Actors playing other actors in another play taking place on the stage-within-a-stage tend to be problematic in the theatre. To be blunt about it, they’re not always credible (I except The Dresser and Noises Off). Add in the director of the play within a play materialising from somewhere in the stalls, not to mention loud interjections from the auditorium of both the fictional and actual theatres, and you can have a thoroughly unsettled audience before any plot starts to reveal itself.
The plot in the case of House of Ghosts involves the cerebral detective Morse, central character in Colin Dexter’s novels and the television series based on them. Some of these television episodes were written by Alma Cullen, who has devised a story in which the Morse of 1987 is confronted with people from his undergraduate days some 20 years previously. One student thespian has become a high-flying Catholic priest; another is a once-renowned theatre director looking for a come-back; a third is now a professor in her old college.
It’s all starts when a rehearsal of Hamlet is disrupted, first by one of those interventions from the auditorium and then by the death of the young actress playing Ophelia. Her prince has an addiction to mind-altering substances, the Gertrude is desperate to be kept on in the role and the stage manager is as much concerned with encouraging young men to “come out” as he is to keep the show on the stage and on the road.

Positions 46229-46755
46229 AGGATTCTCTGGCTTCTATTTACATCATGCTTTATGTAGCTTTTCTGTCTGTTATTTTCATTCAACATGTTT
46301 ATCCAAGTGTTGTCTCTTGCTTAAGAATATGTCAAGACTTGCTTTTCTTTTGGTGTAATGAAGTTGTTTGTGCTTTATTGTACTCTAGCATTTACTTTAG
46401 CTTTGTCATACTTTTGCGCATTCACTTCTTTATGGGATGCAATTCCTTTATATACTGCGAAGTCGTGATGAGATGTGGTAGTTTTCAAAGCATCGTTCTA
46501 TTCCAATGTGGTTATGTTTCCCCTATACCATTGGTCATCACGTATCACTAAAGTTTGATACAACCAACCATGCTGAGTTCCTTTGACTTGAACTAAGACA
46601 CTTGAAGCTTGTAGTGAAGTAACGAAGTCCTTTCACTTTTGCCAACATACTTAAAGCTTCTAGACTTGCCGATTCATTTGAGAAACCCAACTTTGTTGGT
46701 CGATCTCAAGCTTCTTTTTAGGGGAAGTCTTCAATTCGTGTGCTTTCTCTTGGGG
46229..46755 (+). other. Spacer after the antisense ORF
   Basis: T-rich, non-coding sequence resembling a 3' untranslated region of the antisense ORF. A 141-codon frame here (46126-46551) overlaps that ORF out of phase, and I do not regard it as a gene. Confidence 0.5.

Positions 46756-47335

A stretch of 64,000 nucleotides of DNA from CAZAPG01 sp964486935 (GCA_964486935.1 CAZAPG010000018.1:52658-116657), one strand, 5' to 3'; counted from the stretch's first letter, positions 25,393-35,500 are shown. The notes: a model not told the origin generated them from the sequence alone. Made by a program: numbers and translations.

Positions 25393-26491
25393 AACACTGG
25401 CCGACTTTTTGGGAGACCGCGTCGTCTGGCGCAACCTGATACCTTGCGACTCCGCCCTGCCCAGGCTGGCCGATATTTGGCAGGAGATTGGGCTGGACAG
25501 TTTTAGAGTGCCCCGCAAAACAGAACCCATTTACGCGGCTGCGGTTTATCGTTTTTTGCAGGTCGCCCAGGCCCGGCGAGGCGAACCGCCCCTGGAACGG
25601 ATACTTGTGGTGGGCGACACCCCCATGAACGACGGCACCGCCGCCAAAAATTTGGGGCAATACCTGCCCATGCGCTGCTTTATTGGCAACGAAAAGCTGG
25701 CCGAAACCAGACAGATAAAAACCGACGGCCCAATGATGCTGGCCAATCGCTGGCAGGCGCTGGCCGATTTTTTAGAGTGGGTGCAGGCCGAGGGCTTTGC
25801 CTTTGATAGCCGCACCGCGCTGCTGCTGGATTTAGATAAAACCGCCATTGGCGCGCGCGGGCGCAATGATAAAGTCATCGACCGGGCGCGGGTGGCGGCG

Paul Wills has devised a simple set of arches which works for the rapid succession of scene changes – on stage at an Oxford theatre, outside the stage door, in a church, a pub, Morse’s office or the professor’s rooms. There are a great number of these scene changes and concentration does slack between them, especially as several cast members would have done well to have heeded their on-stage director’s fulminations against mumbling.
As Morse, Colin Baker is an engaging lead, perhaps just a little cosy even when rounding on the people important in his past and vital to his present and future. Lynette Edwards makes Ellen Underwood credible as an academic and Gay Soper is sympathetic as Verity Carr. There’s authority in Paul Clarkson’s Mgr Kincaid and (albeit of a different sort) in David Acton’s Lawrence Baxter. I’m not sure if I would personally have cast Gregory Finnegan’s Justin Harris as Hamlet but I could believe in Rachel Logan’s eager-for-fame Rebecca Downey (who has been chosen to play Ophelia).
The director is Robin Herford. These performances mark the start of a national tour which continues for the next four months and the production may well have tidied itself up by the time it reaches your own local theatre. At the moment it seems to straddle staged and filmed conventions in a slightly uncomfortable compromise.